This invention also comprises the particular application of a plunger and its operating mechanism as above described to a valve for use with corrosive fluids or liquids, and it is preferably applied to valves of the type in which the inletand outlet-pipes are aligned with one another and the valve seating lies obliquely to the axis of the said passages so that when the valve is open the straightthrough passage facilitates cleaning or clearing of the internal parts of the valve, and this arrangement also facilitates the lining of the interior of the valve with rubber or other inert material. According to this feature of the invention the valve comprises a tubular casing having one end formed with a flange the plane of which is inclined, for exampleat 45, to the axis of the casing, and with a seating parallel to said flange, a second casing terminating in a flange adapted to be secured to the flange of the first casing, said second casing having two parts, one containing a plunger and an operating mechanism as above described, which part is disposed with its axis normal to the said terminal flange, and the other part disposed with its axis inclined to said flange, for example at 45, so 8. that it can be aligned with the first casing when the two parts are secured together to constitute a complete valve.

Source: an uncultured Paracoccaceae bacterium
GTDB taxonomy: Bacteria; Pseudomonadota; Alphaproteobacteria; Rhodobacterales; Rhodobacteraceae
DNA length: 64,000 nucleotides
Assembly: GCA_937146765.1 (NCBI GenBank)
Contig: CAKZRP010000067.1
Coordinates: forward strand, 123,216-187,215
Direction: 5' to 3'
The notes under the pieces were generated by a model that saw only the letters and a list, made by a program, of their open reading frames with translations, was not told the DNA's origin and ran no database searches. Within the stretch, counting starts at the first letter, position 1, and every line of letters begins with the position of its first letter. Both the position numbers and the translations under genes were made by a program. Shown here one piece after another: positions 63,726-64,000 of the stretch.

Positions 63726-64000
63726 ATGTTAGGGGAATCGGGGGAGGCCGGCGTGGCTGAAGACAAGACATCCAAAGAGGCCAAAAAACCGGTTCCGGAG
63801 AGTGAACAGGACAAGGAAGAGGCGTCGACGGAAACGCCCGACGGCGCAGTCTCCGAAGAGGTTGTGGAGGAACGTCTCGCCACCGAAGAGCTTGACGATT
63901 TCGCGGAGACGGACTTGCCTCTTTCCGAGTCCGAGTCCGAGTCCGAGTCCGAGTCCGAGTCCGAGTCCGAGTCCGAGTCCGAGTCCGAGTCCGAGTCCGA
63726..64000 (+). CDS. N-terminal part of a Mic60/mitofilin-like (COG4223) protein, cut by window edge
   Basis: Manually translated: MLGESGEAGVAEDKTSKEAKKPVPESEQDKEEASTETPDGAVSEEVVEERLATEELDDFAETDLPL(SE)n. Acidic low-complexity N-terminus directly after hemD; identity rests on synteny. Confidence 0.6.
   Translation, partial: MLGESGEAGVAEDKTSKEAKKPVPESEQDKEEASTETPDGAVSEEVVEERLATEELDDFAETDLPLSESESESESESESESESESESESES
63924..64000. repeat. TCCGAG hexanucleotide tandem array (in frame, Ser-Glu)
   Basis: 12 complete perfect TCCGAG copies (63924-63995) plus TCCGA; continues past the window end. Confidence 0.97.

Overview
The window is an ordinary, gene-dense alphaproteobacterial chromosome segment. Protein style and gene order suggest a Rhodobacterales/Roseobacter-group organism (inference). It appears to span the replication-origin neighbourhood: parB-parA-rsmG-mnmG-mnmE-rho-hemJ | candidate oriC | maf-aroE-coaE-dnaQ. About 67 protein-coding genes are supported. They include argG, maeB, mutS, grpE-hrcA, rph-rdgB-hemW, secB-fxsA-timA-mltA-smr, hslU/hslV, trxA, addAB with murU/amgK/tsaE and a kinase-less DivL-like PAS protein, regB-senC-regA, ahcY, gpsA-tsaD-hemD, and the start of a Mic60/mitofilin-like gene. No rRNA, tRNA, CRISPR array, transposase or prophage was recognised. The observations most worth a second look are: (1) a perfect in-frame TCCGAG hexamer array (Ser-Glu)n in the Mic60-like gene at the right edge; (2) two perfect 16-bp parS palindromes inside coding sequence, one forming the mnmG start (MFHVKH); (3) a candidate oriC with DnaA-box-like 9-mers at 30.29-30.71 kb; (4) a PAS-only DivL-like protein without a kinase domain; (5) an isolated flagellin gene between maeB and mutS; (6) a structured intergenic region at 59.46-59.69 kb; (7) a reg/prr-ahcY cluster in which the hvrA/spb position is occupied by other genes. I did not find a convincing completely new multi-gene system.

It is also preferred to provide in the second casing aforesaid, an inspection opening near 7 its flange, soas to provide for easy access to the seating of the valve without dismantling the parts.

In the accompanying drawings Figure 1 is an elevation partly in section of a valve embodying the present invention; and

Figure 2 is a similar view showing a modified construction and arrangement of the plunger and its operating spindle.